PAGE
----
Up over the last ledge and around a corner, we finally arrive at our destination: A long picnic table is set up at the mouth of the cave. It’s clear there’s no other way to get to this sea cave—much larger than the previous ones—than to hike across the ocean floor at low tide.

view of the sea cave and dinner table - dining on the ocean floor with people in the foreground

This short gorge was gouged from the landscape by those legendary tides. When we turn the corner, and head down to the ocean floor, we’re greeted by lively, traditional Acadian fiddle music. This is also where the mouth of the sea cave comes into view. Photo: Darcy Rhyno

Alain Bossé - kilted chef - dining on the ocean floor

Chef Alain Bossé welcomes us to his kitchen with that spirit of hospitality Canada’s Maritime Provinces are famous for. As is obvious by his attire, he’s known as The Kilted Chef, though his heritage is French Acadian. He’s originally from New Brunswick, which is, surprisingly, the only officially bilingual province in what is generally considered a bilingual country. Photo: Darcy Rhyno

As we arrive and explore the outdoor dining room, Bossé and the Bay of Fundy Adventures team are already getting the first course together.

lobster cakes cooking - savour the sea caves

Fresh, local seafood is the focus of this dinner. Peeking out from inside a pan, the first course, lobster cakes, are ready to take center stage. Photo: Darcy Rhyno

cooking barrel-savour the sea caves

This custom-made cooking barrel works by pulling air in through a hole cut in the side to feed the fire. Chef Bossé is using it to cook salmon tied to planks and grill beef tenderloin. Photo: Darcy Rhyno

wine and lobster cake-savour the sea caves (10)

While the main course cooks, the team pops and pours sparkling wine to complement the lobster cakes served on a bed of seaweed remoulade. Bossé tells us he literally chopped the seaweed from the rock to make the remoulade. Photo: Darcy Rhyno

The atmosphere is casual around the communal table where I meet couples, many of whom seem to seek out these kinds of dining experiences as a hobby. We swap stories of memorable meals and road trips, creative chefs and inspiring landscapes. Because our voices echo off the stone walls surrounding us on three sides, the ambiance is one of intimacy, even though we’re outside in such a large space.

communal dining table with chef in the background-savour the sea caves (11)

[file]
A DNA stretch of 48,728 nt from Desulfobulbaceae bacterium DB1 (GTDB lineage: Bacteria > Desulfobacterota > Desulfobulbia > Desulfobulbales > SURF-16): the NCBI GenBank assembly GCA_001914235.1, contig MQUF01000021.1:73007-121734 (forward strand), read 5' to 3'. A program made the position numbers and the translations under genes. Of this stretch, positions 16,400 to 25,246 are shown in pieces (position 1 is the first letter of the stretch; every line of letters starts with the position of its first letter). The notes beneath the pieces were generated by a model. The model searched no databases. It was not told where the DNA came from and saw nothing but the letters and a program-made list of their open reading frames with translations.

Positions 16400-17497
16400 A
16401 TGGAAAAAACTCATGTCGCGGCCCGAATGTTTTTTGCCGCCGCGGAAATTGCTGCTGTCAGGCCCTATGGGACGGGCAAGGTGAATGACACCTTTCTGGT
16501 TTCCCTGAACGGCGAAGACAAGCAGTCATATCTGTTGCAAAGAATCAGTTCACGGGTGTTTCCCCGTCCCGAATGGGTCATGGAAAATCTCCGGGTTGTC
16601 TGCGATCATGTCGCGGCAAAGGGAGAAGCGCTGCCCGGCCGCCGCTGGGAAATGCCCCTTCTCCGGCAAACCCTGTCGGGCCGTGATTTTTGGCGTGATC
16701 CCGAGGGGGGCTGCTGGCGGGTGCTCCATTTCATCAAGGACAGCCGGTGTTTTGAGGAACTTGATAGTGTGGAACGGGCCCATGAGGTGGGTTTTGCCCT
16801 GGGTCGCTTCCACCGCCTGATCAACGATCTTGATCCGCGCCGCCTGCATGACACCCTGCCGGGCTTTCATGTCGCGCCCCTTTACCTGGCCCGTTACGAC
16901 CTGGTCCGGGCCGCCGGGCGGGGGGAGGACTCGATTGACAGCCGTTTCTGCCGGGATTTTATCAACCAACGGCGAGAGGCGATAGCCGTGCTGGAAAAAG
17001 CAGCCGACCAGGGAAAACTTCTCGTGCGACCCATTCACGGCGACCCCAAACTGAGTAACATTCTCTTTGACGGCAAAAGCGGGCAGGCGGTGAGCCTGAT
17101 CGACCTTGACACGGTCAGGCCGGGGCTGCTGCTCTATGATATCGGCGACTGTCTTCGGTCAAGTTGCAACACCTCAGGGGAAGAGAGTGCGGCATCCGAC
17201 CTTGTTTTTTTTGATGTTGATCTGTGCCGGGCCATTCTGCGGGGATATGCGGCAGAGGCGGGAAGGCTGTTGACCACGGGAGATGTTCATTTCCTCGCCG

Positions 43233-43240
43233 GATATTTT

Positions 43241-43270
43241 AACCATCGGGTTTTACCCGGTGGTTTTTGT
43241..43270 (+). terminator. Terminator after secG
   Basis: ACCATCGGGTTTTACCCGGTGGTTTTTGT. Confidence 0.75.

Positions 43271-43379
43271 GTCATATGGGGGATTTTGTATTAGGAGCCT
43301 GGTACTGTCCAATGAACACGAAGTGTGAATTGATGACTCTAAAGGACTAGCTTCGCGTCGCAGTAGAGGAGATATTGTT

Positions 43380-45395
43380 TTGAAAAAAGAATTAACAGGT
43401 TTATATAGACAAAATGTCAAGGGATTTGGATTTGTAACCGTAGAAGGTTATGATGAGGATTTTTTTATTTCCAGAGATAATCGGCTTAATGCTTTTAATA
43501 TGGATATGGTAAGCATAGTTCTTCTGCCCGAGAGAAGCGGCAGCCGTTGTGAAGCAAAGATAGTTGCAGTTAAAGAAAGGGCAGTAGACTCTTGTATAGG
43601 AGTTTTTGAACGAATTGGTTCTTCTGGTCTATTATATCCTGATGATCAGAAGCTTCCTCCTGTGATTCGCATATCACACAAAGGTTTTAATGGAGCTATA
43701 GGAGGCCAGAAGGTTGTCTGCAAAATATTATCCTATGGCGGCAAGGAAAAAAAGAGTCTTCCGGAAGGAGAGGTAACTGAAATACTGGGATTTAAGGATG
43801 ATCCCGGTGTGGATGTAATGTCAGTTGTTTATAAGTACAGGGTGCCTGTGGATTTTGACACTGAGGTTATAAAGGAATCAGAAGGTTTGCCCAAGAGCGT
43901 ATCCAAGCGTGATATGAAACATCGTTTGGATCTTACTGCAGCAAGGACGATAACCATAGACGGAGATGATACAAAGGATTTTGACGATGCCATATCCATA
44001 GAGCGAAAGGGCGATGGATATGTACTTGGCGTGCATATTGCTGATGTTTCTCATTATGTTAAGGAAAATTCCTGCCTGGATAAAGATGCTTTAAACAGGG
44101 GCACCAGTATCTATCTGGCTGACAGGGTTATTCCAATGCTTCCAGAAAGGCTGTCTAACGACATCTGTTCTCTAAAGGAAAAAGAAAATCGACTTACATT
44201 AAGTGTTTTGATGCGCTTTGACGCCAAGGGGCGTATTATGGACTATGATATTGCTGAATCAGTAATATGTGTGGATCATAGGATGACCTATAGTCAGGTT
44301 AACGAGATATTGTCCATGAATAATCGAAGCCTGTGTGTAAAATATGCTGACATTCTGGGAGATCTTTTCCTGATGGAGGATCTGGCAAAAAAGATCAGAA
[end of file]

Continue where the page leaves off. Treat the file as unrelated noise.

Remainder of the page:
A boulder at the mouth of the sea cave serves as the prep table. Bossé calls it his “chef’s pulpit.” He prepares dinner while guests sit at the long communal dinner table. Photo: Darcy Rhyno

scallop close up - savour the sea caves (12)

For the next course, a local Fundy scallop the size of a marshmallow arrives on the half shell flavored with sea buckthorn vinaigrette. It seems chef Bossé isn’t just passionate about local seafood. He’s also an avid forager. Photo: Darcy Rhyno

tray of salmon - savour the seas (13)

The main course arrives: maple planked salmon on a bed of edamame and succotash. Bossé tells us he planned the meal around this salmon dish because New Brunswick and its rivers are famous for the fish, and with oysters, lobster and scallops on the menu, the theme as of the evening is local seafood. Photo: Darcy Rhyno

The end of meal is nearing. Now it’s time for dessert. Because we’ll be assembling our own dessert, Bossé begins with a demonstration.

marshmallows dipped in brandy - savour the sea caves (14)

Grown up s’mores begins by dipping marshmallows into a jar of brandy. Photo: Darcy Rhyno

ginger snaps and chocolate on plate with marshmallows on a stick over open fire - savour the sea caves

Grabbing a plate with ginger cookies and fine chocolate, I’m ready to head over to the cooking barrel. Even with that brandy, the child inside me is having a great time with s’more ready to assemble and marshmallows to brown over the open fire. Photo: Darcy Rhyno

end of dinner dance with guests holding up sticks and chef in the background - savour the sea caves

In preparation for departure, our culinary captain leads us in a joyful, country dance before the return of the world’s highest tide. Photo: Darcy Rhyno